An explosion in space discovered in 2018 by a Queen’s University, Belfast student has turned out to be the first observed merger of its kind, and only the second ever compact merger to be seen via the light it emitted when the cataclysmic event took place.
Back in 2016, the discovery of gravitational waves produced by the merger of two black holes sent ripples of excitement around the globe.
Not only did this scientific breakthrough prove Einstein right, again, but it kick-started a new field of astronomy and had everyone connected to the Laser Interferometer Gravitational-Wave Observatory (LIGO) – the facility that recorded the event – on the hunt for more.
Current reports suggest that binary black hole mergers are being discovered by LIGO and its sister facility, Virgo, at a rate of one discovery per week.
Now though, it is not just cosmic collisions between black hole behemoths that are being observed, but mergers between black holes and neutron stars too.
More recently, a smash up between two neutron stars heralded another new development in the world of gravitational wave discoveries, when a pair were caught colliding 130 million light years away.
Although neutron stars are tiny compared to black holes, they are massive. A tablespoon of material from these small, superdense, collapsed stars weighs more than 900 billion kilograms (one billion tons) — the same approximate weight of Mount Everest.
But what set this revelation apart from the rest was that two seconds after the waves were captured by the interferometers, a gamma-ray burst was also detected.
The discovery, which became known as GW 170817, marked the first cosmic event observed in both gravitational waves and light. And so far, it is the only one.
But that could be about to change.
Just under two years ago on 28th December, 2018, Owen McBrien, a student at Queen’s University, Belfast, spotted an extremely fast evolving astronomical transient.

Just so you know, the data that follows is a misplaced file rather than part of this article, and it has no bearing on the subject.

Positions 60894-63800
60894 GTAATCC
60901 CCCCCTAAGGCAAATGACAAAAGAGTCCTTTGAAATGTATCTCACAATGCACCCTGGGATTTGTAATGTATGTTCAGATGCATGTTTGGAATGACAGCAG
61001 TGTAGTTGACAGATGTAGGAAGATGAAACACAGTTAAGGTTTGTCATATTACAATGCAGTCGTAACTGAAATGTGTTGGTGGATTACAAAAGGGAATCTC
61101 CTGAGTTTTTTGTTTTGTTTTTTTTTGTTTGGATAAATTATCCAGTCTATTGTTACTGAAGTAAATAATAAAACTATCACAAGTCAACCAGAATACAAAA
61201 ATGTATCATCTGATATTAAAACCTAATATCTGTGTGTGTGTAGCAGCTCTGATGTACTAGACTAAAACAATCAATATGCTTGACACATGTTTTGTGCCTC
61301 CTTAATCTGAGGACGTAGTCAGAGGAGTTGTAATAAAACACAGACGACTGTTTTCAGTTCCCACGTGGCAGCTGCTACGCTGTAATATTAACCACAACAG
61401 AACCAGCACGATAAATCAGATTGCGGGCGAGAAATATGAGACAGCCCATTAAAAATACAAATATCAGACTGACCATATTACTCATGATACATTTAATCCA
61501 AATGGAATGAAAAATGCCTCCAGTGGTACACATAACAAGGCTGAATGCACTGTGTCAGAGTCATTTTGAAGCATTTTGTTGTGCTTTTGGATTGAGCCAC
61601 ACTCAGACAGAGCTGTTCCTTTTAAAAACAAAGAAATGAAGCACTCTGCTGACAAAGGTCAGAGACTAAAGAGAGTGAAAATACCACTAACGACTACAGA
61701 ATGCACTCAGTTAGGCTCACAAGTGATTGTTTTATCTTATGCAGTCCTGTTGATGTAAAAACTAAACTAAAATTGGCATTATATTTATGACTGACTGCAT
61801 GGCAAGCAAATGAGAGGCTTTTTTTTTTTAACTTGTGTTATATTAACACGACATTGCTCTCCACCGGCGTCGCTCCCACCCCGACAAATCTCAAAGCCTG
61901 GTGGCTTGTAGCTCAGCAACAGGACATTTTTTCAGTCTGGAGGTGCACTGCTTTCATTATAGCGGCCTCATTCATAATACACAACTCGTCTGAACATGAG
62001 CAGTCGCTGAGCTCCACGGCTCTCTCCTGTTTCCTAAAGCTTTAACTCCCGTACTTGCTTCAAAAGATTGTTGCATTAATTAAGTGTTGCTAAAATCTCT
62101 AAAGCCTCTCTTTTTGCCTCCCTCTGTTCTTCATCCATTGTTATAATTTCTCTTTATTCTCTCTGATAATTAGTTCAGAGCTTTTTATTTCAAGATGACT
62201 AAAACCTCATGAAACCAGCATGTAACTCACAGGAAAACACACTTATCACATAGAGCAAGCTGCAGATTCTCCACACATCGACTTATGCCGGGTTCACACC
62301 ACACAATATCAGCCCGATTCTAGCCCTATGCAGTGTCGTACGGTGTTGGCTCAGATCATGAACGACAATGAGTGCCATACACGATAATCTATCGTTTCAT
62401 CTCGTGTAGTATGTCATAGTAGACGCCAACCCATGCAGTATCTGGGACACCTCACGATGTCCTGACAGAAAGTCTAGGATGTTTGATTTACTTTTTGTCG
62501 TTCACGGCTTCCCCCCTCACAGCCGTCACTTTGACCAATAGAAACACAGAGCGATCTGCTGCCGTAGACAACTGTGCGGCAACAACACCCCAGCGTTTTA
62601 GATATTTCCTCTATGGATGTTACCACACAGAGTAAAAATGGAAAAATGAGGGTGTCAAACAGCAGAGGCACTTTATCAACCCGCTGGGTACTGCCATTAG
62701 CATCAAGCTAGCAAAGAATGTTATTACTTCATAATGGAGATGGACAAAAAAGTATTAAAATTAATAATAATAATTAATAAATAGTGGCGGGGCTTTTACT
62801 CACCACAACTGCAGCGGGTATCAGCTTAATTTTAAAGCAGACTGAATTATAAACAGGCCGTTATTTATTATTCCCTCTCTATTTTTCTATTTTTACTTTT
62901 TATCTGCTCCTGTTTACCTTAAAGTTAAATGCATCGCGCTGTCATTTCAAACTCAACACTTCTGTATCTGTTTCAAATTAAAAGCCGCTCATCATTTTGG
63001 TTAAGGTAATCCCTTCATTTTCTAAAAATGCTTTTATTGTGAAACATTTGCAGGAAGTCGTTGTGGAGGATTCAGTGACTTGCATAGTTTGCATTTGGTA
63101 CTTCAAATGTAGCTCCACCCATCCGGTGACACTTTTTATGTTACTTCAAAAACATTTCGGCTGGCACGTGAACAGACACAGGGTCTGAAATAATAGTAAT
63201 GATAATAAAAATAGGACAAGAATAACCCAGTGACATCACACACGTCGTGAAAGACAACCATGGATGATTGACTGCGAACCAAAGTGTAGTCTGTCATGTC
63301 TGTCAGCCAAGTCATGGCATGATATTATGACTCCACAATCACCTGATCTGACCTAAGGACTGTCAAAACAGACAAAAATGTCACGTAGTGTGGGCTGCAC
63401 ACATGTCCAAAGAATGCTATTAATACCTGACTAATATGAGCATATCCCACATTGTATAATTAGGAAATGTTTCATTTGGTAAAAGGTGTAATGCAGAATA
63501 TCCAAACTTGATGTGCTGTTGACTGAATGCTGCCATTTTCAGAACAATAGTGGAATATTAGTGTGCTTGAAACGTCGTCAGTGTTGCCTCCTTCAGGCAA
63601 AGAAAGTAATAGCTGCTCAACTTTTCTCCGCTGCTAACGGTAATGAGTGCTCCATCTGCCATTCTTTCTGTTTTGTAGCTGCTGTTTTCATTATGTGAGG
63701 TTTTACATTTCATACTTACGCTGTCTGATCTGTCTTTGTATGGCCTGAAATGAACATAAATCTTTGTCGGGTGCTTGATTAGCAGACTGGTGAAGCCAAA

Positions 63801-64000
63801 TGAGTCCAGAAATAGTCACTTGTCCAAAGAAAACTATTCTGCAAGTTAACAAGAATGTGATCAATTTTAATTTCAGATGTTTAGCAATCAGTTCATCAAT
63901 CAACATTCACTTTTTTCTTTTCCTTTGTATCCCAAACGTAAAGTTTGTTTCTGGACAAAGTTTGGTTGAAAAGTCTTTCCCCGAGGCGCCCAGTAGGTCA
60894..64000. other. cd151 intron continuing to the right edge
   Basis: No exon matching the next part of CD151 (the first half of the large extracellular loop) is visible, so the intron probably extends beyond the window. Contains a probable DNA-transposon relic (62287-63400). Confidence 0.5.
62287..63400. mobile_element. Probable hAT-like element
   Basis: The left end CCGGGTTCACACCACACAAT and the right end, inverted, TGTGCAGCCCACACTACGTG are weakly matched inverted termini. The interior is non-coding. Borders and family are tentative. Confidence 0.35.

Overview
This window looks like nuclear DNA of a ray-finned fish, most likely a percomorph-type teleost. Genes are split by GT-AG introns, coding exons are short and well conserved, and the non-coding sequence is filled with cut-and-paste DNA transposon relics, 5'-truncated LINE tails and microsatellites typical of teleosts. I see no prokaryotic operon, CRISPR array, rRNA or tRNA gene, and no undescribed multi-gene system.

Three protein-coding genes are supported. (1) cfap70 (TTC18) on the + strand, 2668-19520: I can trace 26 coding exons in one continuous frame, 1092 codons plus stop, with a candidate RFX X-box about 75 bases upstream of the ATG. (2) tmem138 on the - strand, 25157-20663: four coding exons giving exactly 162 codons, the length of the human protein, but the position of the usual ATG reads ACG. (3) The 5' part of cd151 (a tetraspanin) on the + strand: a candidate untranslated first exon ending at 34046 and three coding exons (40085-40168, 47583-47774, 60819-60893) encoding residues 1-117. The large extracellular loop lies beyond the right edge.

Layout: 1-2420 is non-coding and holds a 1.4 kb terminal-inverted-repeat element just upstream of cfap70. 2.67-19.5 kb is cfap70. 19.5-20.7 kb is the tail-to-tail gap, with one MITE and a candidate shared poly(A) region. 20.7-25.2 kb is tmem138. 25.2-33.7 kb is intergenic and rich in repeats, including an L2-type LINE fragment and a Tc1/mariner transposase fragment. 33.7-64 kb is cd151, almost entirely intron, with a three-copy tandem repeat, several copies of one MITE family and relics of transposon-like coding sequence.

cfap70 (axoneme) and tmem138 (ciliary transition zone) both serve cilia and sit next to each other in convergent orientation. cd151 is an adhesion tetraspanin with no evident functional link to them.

Transients are typically extreme, short-lived events that last fractions of a second. Some do last weeks or years but nearly always, no matter the length of their occurrence, they are all associated with the total or partial destruction of an astrophysical object.
This particular transient spotted by McBrien was labelled AT2018kzr, and its origin, for the time-being remained a mystery.
Since then, second year PhD student James Gillanders, and his two PhD supervisors, Professor Stephen Smartt and Dr. Stuart Sim, also based at Queen’s, decided to take a closer look at the spectra – the intensity of light emitted over a range of energies – of the transient as it evolved.
Using computer code developed at Queen’s to model the spectra, the trio were able to constrain the abundance of different elements that were produced in the brief flash of light left behind by AT2018kzr.
The team found signatures of oxygen, magnesium, silicon and iron, lots of iron - enough to warrant further investigation.
Their analysis indicated that the iron was a stable isotope (54Fe) and wasn’t produced from the decay of radioactive nickel that was created in the explosion.
Considering the unusually rich abundance of this isotope, coupled with the rapid evolution of the transient and other factors the team examined, they could come up with only one plausible scenario to explain it all; the merger of a white dwarf with either a neutron star or a black hole.
“The explosion is likely to be the result of a merger between a white dwarf (the core of a star after it has evolved and shed all its outer envelope) and either the most dense, or second most dense object in the known Universe (black hole or neutron star, respectively),” says James Gillanders.
“In this case, two stars were orbiting each other and both evolved in different ways. One collapsed into a black hole or neutron star while the other became a white dwarf. This left a ball about the size of the earth, which was ripped apart as it orbited too close to its companion,” he added.
While the battle between the two cosmic heavy-weights didn’t end so favourably for the objects in question, it did end well for Gillanger and colleagues, as this discovery is the first observed merger of its kind, and only the second ever compact merger which has been observed via the electromagnetic spectrum.
And now that the trio know what signal to look out for, more discoveries could follow soon.
“The fast evolution of the transient makes it difficult to follow for an extended period, and so they need to be identified as a potential merger candidate, and observed frequently, soon after discovery,” write the authors in their research paper.
“In the early phases, AT2018kzr was characterised by a hot, blue continuum, with strong Fe [iron] absorption. This unusual combination could be used as a sign that the transient is worth follow-up observations,” Gillanger and colleagues add.
This research has now been published in the Royal Astronomical’s Monthly Notices.